I was treated at Bethesda in DC. They are in a joint practice with the National Cancer Institute. Absolutely top-notch care there. They "specialize" in colon cancer - check out their web site. Any possibility of getting a HUMS to DC versus San Antonio? If not, any possibility of getting the docs at Brooks to let you have your treatment at Bethesda (it IS possible despite what anyone may tell you. I am a former ship XO and I've seen that sort of thing done as well as I spoke with a number of folks at Bethesda who flew in from as far away as Seattle for their treatments).

Please let me know if there is anything at all that I can do to help you and your husband out. you can e-mail me thru the site here if you wish and we can chat off-line.

Keeping you and your family in my thoughts and prayers - just remember this thing CAN be beat!

- SpongeBob

Teenya
Posts: 1
Joined: Feb 2006

Hello 'Spongebob,'
My name is Angela and I created an account for my mother, Tina. She has been looking to find someone with the same story as her-- for support. She just recently had a recurrenc eof colon cancer and has gotten it completely removed. As of right now, she has been seeking chemotherapy treatments twice a month for three days. She has a lot of questions. She wonders if this treatment is going to help her and if she will be somewhat back to 'normal' after all this is over with. If you have any response I'd sincerely appreciate any feedback. Thank you and congratualtions as a cancer survivor=]

Angela

kangatoo's picture
kangatoo
Posts: 2115
Joined: Feb 2004

Hi Angela, 'tis kanga here. Just in case Sponger has gorn awol and misses your post. Sorry to hear about your mum. It might be worthwhile if you post a "new topic" giving more details about your mum's cancer and her treatment. By writing a new post it will atract more viewers and help people here to give you as much info as you need. If your mum does well with chemo there is every possibility things will return to normal Angela. Many here, including myself have been given the NED(no evidenve of disease) thumbs up. It is also worth "searching" the profiles of our friends here....lots of encouragement and info to be had.Click on "personal web pages".
Great to know that you are willing to come here and get the best advice for your mum.
Now go post a new topic....the same as you have here .....just in a bit more detail.
Give our best to Tina, Ross and Jen

spongebob's picture
spongebob
Posts: 2598
Joined: Apr 2003

Ahoy, Angela -

First let me say how fortunate for your mother that she has such a wonderful, caring daughter to come here looking for information that will help her. You're a special person, Angela.

As for your questions: Well, chemo effects everyone differently. Some people experience a significant reduction in their cancer and others, unfortunately don't. I'm not trying to be a downer here, just being completely honest. The im[portant thing to remember is that there a tons of different chemo treatments and if one doesn't seem to get the results, odds are there is one that will.

Likewise, chemo treats everyone's body differently. Some people are on chemo and never stop work and carry on much of their normal routine. Others get wiped-out by it. On;y your mom will know exactly how chemo treats her. There are, however, a number of things she can do to help combat the side-effects of chemo:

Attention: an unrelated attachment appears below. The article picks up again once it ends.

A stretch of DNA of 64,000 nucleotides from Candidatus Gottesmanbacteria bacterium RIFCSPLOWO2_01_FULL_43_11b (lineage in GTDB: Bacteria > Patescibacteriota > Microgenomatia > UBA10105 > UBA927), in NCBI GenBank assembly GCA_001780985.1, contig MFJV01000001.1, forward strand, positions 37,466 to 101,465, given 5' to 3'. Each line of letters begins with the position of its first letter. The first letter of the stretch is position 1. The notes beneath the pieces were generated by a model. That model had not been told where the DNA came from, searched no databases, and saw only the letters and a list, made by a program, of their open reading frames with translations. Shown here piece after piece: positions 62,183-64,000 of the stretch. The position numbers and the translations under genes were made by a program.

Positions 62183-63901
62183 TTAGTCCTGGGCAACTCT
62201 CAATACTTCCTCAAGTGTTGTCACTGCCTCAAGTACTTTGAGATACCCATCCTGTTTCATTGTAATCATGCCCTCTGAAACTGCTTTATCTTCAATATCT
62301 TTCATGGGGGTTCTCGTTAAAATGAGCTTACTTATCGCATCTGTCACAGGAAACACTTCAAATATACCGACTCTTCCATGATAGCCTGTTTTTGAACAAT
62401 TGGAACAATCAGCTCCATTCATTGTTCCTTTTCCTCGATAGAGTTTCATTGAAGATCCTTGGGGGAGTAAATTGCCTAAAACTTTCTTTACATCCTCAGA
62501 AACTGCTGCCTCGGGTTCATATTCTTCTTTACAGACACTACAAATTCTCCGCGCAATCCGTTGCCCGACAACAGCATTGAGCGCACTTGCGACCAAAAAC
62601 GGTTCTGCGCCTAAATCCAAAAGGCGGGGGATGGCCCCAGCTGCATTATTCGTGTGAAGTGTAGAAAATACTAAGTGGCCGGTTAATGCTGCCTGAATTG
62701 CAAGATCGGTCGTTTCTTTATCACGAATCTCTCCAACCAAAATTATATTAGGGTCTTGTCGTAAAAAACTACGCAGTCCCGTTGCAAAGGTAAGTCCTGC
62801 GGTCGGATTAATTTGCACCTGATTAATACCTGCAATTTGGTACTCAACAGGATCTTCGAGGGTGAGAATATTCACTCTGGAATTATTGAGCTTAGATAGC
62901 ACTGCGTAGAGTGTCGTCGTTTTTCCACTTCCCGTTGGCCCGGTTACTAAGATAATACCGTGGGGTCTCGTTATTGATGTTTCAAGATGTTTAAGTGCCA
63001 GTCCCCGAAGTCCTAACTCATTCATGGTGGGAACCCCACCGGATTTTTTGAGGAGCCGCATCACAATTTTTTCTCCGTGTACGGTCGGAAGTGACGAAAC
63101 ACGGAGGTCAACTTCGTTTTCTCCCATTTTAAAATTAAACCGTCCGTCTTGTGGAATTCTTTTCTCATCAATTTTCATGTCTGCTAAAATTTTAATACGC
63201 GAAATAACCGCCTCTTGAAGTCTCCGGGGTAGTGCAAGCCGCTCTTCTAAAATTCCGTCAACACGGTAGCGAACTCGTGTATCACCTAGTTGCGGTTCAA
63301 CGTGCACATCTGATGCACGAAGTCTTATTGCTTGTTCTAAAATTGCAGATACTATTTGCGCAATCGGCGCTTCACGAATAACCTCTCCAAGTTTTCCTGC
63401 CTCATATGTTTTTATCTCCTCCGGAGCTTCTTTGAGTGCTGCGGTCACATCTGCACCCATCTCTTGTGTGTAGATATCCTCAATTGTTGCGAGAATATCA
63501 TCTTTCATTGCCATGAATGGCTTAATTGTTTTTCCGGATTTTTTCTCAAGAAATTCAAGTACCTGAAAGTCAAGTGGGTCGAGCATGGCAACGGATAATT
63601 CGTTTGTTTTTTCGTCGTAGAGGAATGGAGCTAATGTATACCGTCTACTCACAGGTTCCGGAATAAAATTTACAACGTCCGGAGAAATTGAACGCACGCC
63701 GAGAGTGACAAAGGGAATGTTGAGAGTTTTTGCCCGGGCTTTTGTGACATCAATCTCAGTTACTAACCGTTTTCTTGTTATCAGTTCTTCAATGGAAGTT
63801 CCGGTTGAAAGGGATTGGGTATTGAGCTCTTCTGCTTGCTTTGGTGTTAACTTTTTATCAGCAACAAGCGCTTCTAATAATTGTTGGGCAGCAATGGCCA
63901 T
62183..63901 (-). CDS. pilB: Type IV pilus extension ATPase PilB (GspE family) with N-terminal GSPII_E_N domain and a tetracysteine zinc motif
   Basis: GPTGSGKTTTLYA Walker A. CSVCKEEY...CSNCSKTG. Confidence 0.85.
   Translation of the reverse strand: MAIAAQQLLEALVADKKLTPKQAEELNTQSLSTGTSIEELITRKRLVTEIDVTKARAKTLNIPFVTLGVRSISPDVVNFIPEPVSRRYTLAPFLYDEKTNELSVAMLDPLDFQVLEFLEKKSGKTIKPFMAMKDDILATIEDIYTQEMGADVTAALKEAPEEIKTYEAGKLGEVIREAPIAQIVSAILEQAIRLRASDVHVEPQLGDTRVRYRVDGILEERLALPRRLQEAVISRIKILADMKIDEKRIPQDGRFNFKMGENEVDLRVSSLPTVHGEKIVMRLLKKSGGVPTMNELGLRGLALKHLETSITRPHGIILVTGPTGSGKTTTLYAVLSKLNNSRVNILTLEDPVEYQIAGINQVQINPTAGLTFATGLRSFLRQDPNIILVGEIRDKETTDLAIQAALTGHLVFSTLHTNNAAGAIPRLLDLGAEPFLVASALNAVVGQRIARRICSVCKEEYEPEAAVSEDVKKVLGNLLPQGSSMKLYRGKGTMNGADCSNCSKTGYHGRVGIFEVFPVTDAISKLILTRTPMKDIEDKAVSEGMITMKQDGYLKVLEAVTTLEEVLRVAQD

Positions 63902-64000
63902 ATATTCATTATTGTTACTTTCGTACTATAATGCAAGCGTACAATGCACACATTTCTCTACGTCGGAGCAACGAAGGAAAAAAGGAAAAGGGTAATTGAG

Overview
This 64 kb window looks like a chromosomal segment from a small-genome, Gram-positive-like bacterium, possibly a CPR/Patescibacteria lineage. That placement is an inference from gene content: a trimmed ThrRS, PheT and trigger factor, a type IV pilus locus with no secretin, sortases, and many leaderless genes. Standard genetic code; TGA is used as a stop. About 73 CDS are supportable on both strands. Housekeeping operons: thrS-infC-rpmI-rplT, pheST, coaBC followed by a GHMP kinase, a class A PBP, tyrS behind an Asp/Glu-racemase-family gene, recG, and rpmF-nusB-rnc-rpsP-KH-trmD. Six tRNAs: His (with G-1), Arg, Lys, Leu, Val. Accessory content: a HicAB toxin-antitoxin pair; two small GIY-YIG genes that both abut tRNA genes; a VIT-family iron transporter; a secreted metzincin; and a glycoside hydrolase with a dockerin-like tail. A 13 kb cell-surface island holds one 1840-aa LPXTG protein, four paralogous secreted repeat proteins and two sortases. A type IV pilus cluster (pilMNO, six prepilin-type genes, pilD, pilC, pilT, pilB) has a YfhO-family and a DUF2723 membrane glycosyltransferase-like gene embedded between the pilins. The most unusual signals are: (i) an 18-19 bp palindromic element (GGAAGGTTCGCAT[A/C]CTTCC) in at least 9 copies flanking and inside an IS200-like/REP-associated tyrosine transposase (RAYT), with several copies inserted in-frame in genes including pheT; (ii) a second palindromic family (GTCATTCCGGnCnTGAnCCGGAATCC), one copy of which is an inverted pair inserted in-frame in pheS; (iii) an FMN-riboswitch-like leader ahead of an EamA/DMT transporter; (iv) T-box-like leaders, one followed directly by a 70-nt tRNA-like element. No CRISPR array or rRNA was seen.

1. Eat well - even if she doesn't want to. There's a good book to get called "Eating Well Through Cancer" publicjed by LaRoche Pharmaceuticals. There are also the "Beating Cancer Through Nutrition" books that Emily and Scouty espouse (personally I have seen amazing results with these books - my mom and Scouty)

2. Drink LOTS of water - chemo typically gives people serious diahrea and sometimes vomiting - that spells serious dehydration. 3-4 liters of water a day will help. Actually eating high fiber foods and/or taking a fiber supplement helps regulate things as well.

3. Get plenty of rest - her body is fighting a dragon; it needs to rest and refresh. Sometimes that's hard to do for some reason. Her doc may find it beneficial to perscribe a sleep aid.

4. Exercise actually helps reduce the fatigue associated with chemo. A lot of folks believe that's because it increases the number of red blood cells produced by the body.

5. EDUCATE YOURSELF - you're taking the right first steps by coming here. Bear in mind that our doctors are our CONSULTANTS not our bosses. Listen to what they have to say, but also educate yourself on new treatments, symptoms, clinical trials, indicaters, etc. This board is an excellent place to do that

Lastly, attitude is 85% of the battle. It is the most potent weapon you have in your arsenal when battling the dragon. I recommend reading "Chicken Soup for the Surviving Soul" It's filled with informative, uplifting anecdotes of fellow survivors.

Looking forward to reading more of your posts!

Keeping you and your mom in my thoughts and prayers

- SpongeBob

jerseysue's picture
jerseysue
Posts: 626
Joined: Oct 2005

Here is what my sister says about Brooks:

For me, I think the hospital has been wonderful. They seem VERY
thorough.
I don't know specifically for colon cancer but my neighbor's mother
went
there for some type of cancer treatment and I know she has also sung
their
praises. The two doctors I have seen have really treated me well. I
will
say this, it is the premiere Army hospital and when I was doing
research on
my tumor I saw quite a few studies that seemed to use data/trials done
by
the US Army. When Fr. Gary had prostate cancer he went to Walter Reed
Army
hospital (in DC) and that was world reknown for prostate cancer and I
remember his doctor saying that the Army hospitals are well known
throughout
the world for their cancer programs. Brooks is a new hospital, they
were
building it when we were here last time, in 1994. Sorry I don't know
much
more, but like I said, I feel very comfortable there, the doctors seem
very
knowledgable, very good to work with.

kerry's picture
kerry
Posts: 1317
Joined: Jan 2003

Debralla,

Hi! I'm so sorry to hear of your diagnosis, but you have found the best site for help and comfort and information.

I lived in San Antonio for several years. I am not familiar with Brooks but if you can go to the Cancer Therapy and Research Center (CTRC) in San Antonio, it is a very good facility. Dr. Coulter is becoming pretty known in the cancer circles and I think he is one of the best - If you can go to the CTRC and have any trouble getting into Dr. Coulter contact me here at this site and I'll see what I can do to help.

My best to you.

Kerry

Kanort's picture
Kanort
Posts: 1275
Joined: Jan 2004

Hi Debra,

I am so glad that you have found our site. I am so sorry for your diagnosis, but you will find a great support here as well as a wealth of information. Please keep us abreast of your progress.

Hugs,

Kay